It's quite a shock to hear you have melanoma when you're 24 years old, married, with a 3-year-old daughter.
In 1958, it happened to Janet, now a retired registered nurse and Sun City resident. Doctors removed the early-stage cancer on her right calf, but a year later, it recurred in lymph nodes in her groin. Doctors also removed them.
For the next 50 years, Janet lived her life cancer-free, if not worry-free. "I don't think they really had anything in those years to treat it anyway," she said.
In 2009, the cancer unfortunately returned. This time it was stage IV, the most serious, and appeared in her bladder and liver. She underwent chemo to battle it, but it soon appeared in her brain and adrenal gland. Doctors used radiation to treat it in her brain.
Searching for hope, Janet took her chemotherapy nurse's advice to look for a clinical trial. One matched her perfectly at the HonorHealth Research Institute. Thanks to an investigational chemotherapy drug delivered through a port in her chest, the metastasis in her bladder, brain, liver and adrenal gland began shrinking in 2010.
In 2015, institute staff wanted to see why the drug was working so well for her. They also wanted to see if it could benefit other patients with similar cases of melanoma. Institute researchers tracked down the Royal Oak, Mich., hospital where Janet had treatment in 1958 and discovered that the facility still had Janet's tumor sample from that year.
The HonorHealth Research Institute and the drug company submitted the sample to TGen for genomic sequencing. As Michael Gordon, MD, Janet's medical oncologist at the institute said, "We work hard to understand how to connect the right drug with the right patient."
The information from Janet's genomic sequencing has prompted further research for treating similar cases of melanoma with brain metastasis.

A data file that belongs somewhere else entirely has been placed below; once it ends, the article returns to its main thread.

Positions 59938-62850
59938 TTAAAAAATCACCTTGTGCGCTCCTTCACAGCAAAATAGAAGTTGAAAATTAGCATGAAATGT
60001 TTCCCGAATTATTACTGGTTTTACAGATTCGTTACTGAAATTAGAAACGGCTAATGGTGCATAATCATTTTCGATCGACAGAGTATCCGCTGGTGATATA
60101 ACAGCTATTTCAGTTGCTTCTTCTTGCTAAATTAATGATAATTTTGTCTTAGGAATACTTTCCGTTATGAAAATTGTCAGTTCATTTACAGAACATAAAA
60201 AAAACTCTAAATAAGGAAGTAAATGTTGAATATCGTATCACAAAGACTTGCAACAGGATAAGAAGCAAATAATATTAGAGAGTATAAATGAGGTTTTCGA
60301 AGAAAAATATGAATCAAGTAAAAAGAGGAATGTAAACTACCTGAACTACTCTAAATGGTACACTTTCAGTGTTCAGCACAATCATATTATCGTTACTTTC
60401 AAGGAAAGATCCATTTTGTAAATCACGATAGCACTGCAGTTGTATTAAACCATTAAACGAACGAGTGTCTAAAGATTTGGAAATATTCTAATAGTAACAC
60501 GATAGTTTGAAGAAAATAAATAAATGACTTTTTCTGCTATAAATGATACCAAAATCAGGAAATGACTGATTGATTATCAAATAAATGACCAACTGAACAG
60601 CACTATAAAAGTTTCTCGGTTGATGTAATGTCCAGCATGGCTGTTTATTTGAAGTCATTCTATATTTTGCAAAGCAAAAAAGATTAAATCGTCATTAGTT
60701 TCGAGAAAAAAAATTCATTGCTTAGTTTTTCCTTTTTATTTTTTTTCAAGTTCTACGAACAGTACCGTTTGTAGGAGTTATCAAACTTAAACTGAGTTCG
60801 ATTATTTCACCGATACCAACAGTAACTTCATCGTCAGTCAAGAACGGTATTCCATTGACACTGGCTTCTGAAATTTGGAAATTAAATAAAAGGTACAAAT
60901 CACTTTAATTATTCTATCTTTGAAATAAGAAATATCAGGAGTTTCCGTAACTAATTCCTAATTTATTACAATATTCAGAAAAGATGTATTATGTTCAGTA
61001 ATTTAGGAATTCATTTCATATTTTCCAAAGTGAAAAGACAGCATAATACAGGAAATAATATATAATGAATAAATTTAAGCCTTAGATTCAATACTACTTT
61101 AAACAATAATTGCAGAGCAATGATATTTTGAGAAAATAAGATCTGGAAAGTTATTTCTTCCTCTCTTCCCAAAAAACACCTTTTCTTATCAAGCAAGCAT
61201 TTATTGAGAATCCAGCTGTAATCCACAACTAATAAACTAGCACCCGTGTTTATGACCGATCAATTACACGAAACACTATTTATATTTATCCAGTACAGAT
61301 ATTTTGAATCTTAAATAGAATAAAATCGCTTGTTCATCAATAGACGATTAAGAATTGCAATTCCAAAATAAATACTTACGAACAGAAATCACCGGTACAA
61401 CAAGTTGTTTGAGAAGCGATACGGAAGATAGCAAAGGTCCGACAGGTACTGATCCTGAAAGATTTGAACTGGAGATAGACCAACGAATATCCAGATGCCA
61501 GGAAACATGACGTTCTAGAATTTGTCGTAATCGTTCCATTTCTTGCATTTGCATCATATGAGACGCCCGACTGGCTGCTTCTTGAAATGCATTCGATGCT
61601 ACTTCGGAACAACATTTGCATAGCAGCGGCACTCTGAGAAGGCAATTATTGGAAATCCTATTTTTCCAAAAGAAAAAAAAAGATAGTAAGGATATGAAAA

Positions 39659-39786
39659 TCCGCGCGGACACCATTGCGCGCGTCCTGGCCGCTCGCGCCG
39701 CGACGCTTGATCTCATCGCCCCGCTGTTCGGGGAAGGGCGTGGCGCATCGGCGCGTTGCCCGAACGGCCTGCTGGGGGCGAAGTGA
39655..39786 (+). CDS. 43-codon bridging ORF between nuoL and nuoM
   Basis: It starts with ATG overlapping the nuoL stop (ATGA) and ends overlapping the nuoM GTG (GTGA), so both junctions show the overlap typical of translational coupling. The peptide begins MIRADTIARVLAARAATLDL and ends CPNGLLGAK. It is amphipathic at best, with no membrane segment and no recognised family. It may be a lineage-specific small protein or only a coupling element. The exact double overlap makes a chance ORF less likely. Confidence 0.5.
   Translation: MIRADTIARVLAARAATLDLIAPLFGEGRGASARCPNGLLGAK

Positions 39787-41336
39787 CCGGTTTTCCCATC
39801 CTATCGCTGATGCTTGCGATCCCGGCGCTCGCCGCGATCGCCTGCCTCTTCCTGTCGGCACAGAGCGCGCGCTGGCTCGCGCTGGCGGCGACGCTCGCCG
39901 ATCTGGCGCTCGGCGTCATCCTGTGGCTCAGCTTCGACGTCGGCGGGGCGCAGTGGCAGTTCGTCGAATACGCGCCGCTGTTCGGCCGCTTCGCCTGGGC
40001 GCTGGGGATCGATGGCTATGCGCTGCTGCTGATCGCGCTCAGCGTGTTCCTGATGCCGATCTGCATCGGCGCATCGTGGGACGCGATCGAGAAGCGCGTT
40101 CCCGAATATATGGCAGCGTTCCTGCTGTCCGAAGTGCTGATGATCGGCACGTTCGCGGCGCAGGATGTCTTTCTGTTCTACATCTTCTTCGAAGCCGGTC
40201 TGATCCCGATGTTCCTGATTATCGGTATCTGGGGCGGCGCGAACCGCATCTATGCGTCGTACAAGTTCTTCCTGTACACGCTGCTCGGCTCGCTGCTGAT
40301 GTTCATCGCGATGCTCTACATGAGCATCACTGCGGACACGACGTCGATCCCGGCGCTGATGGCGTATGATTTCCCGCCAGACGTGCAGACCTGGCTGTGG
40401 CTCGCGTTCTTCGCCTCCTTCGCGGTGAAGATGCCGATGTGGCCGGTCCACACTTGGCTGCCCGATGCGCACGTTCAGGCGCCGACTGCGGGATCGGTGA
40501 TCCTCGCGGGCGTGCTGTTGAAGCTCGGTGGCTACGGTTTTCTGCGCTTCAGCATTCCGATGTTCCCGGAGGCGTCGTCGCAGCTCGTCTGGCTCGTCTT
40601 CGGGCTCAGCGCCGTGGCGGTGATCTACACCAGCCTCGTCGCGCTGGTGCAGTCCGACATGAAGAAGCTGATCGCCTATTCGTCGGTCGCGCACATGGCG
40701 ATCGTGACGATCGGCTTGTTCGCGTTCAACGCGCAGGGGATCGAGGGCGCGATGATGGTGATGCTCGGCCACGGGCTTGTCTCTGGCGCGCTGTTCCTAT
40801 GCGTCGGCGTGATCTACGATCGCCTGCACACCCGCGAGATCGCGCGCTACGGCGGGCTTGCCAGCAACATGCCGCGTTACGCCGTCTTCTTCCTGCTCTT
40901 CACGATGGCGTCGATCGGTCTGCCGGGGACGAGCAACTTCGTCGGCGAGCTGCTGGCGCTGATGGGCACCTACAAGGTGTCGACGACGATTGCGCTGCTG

Celebrating Janet's success
Janet continues to do well. A recent CT scan showed no cancer in her chest, abdomen or pelvis. To celebrate her persistence and success with the long-running clinical trial, institute staff threw her a party on Jan. 9, 2018. The date marked her 100th treatment cycle (each cycle is 28 days).
"It's pretty incredible," said Katie Marceau, RN, an institute research nurse who works closely with Janet. "A brain MRI in October 2017 showed a tiny spot, but that might be scar tissue from the radiation done years ago. There's no cancer that we can see!"
Janet's grateful for having found the clinical trial that's helped her beat back her cancer. She comes to the institute once a week for three weeks, then takes a week off. "I could perhaps stop the trial at this point, but I'm taking the advice of the institute staff and staying with it," she said. "They've all been wonderful."
Meanwhile, Janet's happy she hasn't had any serious side effects from the drug used in her trial. "I feel pretty good," the great grandmother said. "The fatigue's not too bad. I really feel very blessed."
Janet's helped a lot of other patients over the years by providing advice and support as they embark on their own clinical trials, Katie noted. "Everyone here knows and admires her," she said. "I know she's grateful that her clinical trial has given her more time to spend with her family to attend weddings and meet great-grandchildren."